Tangerine colored flame azaleas along the trail.
Little Greenbrier Gap and Little Brier Gap Trails
Thursday June 12, 2014
Dana Koogler solo
4 miles round trip
Pictures are here: Little Greenbrier Trail Pix
I had originally planned to hike to Spruce Flats Falls with my daughter, grandson and granddaughter.
I had been eager to show Michael and Tessa the wonders of the mountains close to home ever since realizing
he was capable of making a longer hike. I was eager to see how she responded to the things she would encounter. She seemed to like the trail thus far. I went out to the jeep to pack it up with our stuff and realized it was raining steadily. The forecast called for rain all morning and into the afternoon. I called Crystal and after a short discussion we chose to wait. The hike we picked was close to the house and short so it was not going anywhere. I did not want them to have a negative experience on the trail. I was a little
disappointed, but it was no big deal. I always have plans A, B, C, D, E and F.
I did some things around the house and after eating a quick lunch I noticed the rain had stopped.
I tried to call Lydia and Crystal but did not get an answer from either of them. I decided I'd get out for a
short leg stretcher. My muse was calling me again. I could hear the siren song of native orchids calling to me from the mountains. I had to go see for myself. I love Summer hikes in the Smokies.
June is the month of too many wildflowers to see them all.
One point along the trail where it is pine straw under foot.
The trail goes up and up but it levels off eventually. The ascent is gradual. The tread under foot
is very even most of the way and changes from gravelly to pine straw. The woods here today were cool and the air was fresh. Along this hike I was treated to the scent of rain, earth, pine needles, citrus, flowers, and curry spice. Hiking in the Great Smoky Mountains in any season is grand, but
Summer has its own rewards. I climbed steadily upward with the path winding and switching back. I was treated to partial views from the trail in a couple directions. The Little Greenbrier
Trail is a boundary trail in the park. It sits right along the line between what is public land and private. Markers differentiation the border. Along the part that is private there are a number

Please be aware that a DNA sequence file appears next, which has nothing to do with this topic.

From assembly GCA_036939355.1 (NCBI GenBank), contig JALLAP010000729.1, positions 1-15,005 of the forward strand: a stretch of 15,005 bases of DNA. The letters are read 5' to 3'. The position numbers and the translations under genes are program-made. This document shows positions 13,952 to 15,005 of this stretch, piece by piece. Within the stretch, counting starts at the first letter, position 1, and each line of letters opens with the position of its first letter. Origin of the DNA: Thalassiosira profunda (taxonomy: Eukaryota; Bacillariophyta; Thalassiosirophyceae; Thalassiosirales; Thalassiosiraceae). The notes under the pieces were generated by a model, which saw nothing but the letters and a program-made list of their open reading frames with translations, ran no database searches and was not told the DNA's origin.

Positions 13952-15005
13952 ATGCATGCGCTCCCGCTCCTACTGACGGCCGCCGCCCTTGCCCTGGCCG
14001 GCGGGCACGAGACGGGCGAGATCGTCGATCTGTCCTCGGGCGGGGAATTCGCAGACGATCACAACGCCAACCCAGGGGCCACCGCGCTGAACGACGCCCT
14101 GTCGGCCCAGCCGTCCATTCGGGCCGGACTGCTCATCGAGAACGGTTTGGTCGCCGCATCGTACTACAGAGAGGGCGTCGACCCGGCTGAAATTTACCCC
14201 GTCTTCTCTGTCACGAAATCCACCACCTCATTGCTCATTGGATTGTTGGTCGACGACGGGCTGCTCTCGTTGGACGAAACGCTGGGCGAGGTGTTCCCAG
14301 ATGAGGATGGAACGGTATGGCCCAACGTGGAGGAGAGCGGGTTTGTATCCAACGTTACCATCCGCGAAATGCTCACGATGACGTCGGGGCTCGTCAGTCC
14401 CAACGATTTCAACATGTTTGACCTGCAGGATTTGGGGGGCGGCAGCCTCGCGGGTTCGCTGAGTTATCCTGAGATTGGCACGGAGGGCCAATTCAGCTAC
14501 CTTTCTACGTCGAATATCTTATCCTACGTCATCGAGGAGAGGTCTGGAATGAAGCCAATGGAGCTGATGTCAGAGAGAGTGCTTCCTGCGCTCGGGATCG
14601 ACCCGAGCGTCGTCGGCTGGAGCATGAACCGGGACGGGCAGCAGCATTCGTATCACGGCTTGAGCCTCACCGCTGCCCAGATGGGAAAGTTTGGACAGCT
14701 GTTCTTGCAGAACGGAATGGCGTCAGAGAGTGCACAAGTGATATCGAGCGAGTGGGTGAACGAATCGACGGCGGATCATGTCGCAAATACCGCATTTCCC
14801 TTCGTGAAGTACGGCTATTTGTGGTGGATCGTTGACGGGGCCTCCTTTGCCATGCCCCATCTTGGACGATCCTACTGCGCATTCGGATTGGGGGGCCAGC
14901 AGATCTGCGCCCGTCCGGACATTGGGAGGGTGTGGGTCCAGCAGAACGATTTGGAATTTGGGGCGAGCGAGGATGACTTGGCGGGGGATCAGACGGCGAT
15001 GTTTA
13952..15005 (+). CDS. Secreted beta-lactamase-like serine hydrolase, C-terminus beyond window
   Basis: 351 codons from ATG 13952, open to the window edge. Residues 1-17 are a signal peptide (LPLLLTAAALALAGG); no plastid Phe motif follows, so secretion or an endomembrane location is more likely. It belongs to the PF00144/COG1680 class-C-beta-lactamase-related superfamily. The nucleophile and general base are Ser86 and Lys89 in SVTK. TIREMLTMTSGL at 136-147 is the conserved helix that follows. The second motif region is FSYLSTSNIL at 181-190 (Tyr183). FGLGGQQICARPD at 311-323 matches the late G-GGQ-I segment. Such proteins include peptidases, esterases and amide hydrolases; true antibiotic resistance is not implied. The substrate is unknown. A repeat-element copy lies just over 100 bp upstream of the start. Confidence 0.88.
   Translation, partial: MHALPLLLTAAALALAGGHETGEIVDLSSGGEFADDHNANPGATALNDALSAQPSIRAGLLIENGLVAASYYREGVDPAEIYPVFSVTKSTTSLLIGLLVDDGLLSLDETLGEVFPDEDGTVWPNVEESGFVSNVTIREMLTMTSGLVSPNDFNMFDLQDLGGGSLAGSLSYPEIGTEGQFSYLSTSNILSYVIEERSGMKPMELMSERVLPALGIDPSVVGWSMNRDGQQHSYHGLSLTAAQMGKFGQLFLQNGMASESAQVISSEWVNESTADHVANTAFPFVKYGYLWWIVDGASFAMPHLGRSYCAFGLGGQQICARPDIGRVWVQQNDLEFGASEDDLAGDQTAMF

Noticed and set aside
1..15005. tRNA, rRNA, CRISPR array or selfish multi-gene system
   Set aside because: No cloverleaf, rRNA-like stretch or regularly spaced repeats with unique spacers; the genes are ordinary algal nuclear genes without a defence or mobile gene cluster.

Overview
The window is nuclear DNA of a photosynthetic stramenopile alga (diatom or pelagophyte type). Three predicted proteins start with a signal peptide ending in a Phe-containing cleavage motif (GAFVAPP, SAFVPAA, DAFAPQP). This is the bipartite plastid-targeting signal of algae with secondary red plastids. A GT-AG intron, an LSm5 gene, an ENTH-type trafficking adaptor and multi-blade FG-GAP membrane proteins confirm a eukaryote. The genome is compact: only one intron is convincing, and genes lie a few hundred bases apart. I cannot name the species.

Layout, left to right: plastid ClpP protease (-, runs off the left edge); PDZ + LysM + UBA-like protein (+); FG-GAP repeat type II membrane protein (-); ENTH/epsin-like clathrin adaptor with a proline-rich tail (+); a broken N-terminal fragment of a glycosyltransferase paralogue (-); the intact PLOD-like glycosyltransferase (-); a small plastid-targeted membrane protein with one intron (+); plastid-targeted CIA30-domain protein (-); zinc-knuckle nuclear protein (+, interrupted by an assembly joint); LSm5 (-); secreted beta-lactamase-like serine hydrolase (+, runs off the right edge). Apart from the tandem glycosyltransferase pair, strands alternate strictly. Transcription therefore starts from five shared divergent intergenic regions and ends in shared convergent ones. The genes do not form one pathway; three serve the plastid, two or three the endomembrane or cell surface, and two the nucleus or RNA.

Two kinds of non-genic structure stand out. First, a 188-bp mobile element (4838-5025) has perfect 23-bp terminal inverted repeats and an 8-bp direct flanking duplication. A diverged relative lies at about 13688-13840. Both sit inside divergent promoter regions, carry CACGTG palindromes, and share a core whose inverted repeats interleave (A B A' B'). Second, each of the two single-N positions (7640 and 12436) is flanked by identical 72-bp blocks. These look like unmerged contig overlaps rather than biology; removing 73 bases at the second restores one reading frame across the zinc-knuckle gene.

of side trails leading off to the left heading in. I check them all every time I hike this trail.
It turned out to be a good thing. You'll see later.
I was going along and enjoying myself when something strange caught my eye.
A dead pine tree with a knothole had something weird happening. I thought my eyes were playing tricks on me. Something was oozing out of the tree. A snake. The tree was oozing snake.
A copperhead was pouring itself out of the tree and into the brush. His head was already out.
His body flowed out after it. I tried to videotape it but the viewer on my camera and my own
nervousness made that attempt unsuccessful. I chose instead to get past him quickly while he was occupied. I dashed past him and stopped to look back. I got a good eye to eye contact with him.
I then looked around for landmarks. I wanted to be aware where he was on this trail for my return
trip since I was doing an out and back. My mind was thinking later on the hike of ways I could avoid hiking back past him. I considered hiking down to the Walker Sisters and the old school and either seeing if I could get a lift from someone back to my car or walking back out that way?
I quickly dismissed that idea. I reasoned that he might not even be there by the time I came back.
Spreading pogonia along the hike.
I began seeing beautiful wildflowers along the trail and that certainly helped take my mind
off snakes. I was watchful, but I relaxed and enjoyed my hike. I saw lots of flame azaleas but
they were past peak. Some of the azaleas looked positively melted. I saw the first of the Rosebay rhododendron of the season just starting to bloom. It was not in a position where I could get any sort of decent shot of it. I could smell it before I saw it!
Flame azalea along the trail.
Flame azalea along the trail.
A huge chestnut oak spreading its limbs out over the trail.
I continued on toward the trail intersection with Little Brier Gap. I had planned to turn and hike
down the trail toward the Walker Sisters for a short distance. I probably added another mile to the hike in total by doing that. I was seeing that the mountain laurel and flame azaleas along this stretch of the trip were done for the season. I saw a few bold yellow star grass flowers and some yellow composites. The sun was coming out bright and bold. The sunbeams filtered through the tree canopy in some spots. Other places were deep green and dark from the forest gloom.
I have learned to appreciate all of the various aspects of the light in these woods.
Sun coming out.. skies clearing to blue!
I love looking down the trail and seeing the various hues of blue and green in Summer. The same spot may change appearance drastically in the course of an out and back hike! As KT's Momma would say "Learn to Love It!" I know she's right. She don't play! :-)